I think this question ultimately helps Red to see the error in his ways but I also think Caesar is grappling with this question for himself. I mentioned before that I see this film as a cautionary tale of the destructive nature of revenge both on ourselves but also how it affects the people around us. This is demonstrated in two different ways. The first is that this whole movie is essentially the aftermath of Koba’s mission for revenge. His own vendetta against the humans is part of what started this war and now Caesar and his people are the ones caught up in it. The other is from Caesar himself. His quest for revenge is what puts his people in bondage. It also causes him to lose good friends along the way. There’s a moment when Caesar has an opportunity to put away his revenge. Rather than take that opportunity he tells himself, “I am like Koba.” And goes to seek his revenge. It’s a very good example of not being able to escape his hatred, which ultimately boils down to him not being able to escape his pain. 

Revenge is a self-destructive behavior that not only usually causes more pain and ruin in our lives but also the lives of others. I think this film demonstrated that whether it’s revenge or some other self-destructive action or thought it’s important that we learn address the pain rather than let the pain control us. That to me is the ultimate message of this film. Like many of the other films I’ve watched recently this is another deeply personal message that I really need to see and hear. I’ve done some very self-destructive things in my own life recently and seeing a relatable character like Caesar experience these same struggles is both encouraging and motivating to me. 

Going back to the question of, “Is there anything left of you to save?” I think that this film is trying to get us as viewers to also answer that question for ourselves. Just like the characters in the movie the answer for me, is yes! There is always something left to be saved. 

While the human characters are not quite as likable as they are in the previous two films, they are still characters that we can relate and empathize with. They fear total extinguish and because of that they are desperate and desperation causes them to do some pretty dark things in order to try and survive. It’s doesn’t excuse the awful things they do but I appreciate that we are given insight into why they are doing what they are doing. I think the feeling of desperation is relatable once again. Desperation is something that I believe is part of the human experience and we all will face at some point. It might not cause us to do the terrible things that Woody Harrelson’s the Colonel does, but I know for me it has caused me to act outside my values and do things I normally would not do. Things that I am not proud of. This movie helped remind me to be more aware of what my desperation is trying to tell me.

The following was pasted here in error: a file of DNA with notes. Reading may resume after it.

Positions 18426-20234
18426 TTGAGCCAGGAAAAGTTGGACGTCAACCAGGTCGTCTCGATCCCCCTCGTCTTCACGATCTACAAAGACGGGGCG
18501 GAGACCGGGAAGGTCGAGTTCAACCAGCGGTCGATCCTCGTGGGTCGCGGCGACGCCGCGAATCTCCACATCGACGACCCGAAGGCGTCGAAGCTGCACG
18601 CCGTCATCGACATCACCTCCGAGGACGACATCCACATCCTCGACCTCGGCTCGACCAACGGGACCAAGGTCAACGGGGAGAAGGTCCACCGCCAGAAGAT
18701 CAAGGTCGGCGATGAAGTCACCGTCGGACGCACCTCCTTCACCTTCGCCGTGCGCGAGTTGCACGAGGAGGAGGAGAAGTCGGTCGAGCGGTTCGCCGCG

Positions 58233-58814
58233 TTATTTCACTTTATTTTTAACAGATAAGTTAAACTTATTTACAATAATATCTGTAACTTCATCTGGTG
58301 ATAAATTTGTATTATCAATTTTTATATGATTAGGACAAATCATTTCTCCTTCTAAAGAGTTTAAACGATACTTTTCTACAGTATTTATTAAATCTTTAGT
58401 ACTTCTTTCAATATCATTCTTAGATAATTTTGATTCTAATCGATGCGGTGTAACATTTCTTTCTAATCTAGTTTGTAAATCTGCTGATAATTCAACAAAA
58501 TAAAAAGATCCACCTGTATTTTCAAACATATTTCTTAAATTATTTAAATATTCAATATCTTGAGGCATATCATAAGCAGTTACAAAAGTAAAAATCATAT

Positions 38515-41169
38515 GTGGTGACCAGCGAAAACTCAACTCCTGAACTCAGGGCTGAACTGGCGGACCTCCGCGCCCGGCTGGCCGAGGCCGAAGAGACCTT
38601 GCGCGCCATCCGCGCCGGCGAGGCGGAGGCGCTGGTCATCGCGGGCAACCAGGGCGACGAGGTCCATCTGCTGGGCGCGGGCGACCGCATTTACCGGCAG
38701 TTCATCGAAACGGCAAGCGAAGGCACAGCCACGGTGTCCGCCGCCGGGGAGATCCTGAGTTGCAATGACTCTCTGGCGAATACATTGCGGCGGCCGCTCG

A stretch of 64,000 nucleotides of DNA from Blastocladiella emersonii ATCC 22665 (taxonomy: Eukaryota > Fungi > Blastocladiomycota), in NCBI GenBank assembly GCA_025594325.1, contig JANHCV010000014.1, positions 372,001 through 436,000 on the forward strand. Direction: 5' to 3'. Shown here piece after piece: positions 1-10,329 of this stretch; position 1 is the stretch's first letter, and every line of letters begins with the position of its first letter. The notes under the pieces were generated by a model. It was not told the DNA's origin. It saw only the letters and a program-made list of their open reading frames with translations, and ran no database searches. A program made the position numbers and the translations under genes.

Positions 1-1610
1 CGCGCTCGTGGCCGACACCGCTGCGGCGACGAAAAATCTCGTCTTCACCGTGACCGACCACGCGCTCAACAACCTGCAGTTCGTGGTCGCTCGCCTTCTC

I love that this film really demonstrates the idea that we are all very flawed people just trying to figure out how to get through life. Because we are flawed we many times do things to hurt and scar each other. There’s a scene though that I believe sums up the answer to all these problems that the film brings up. In this scene Caesar is imprisoned and has gone without food and water. The little human girl Nova (who Caesar has not treated very well throughout the film) risks her life to get Caesar food and water. That small act of kindness then sparks a renewed sense of hope in all the apes to untie themselves to press forward and find a way to escape. It’s beautiful moment that demonstrates the power of kindness and how significant it can be. 

I could keep going but I’ll wrap it up here. I clearly love this film and think it’s one of the most effective blockbuster in the last decade that is both entertaining but also incredibly deep and thought provoking (This makes me even more excited for Matt Reeve’s take on Batman). There was so much I was able to pull from it beyond just being entertained for 2 hours. The last

Rating: 5/5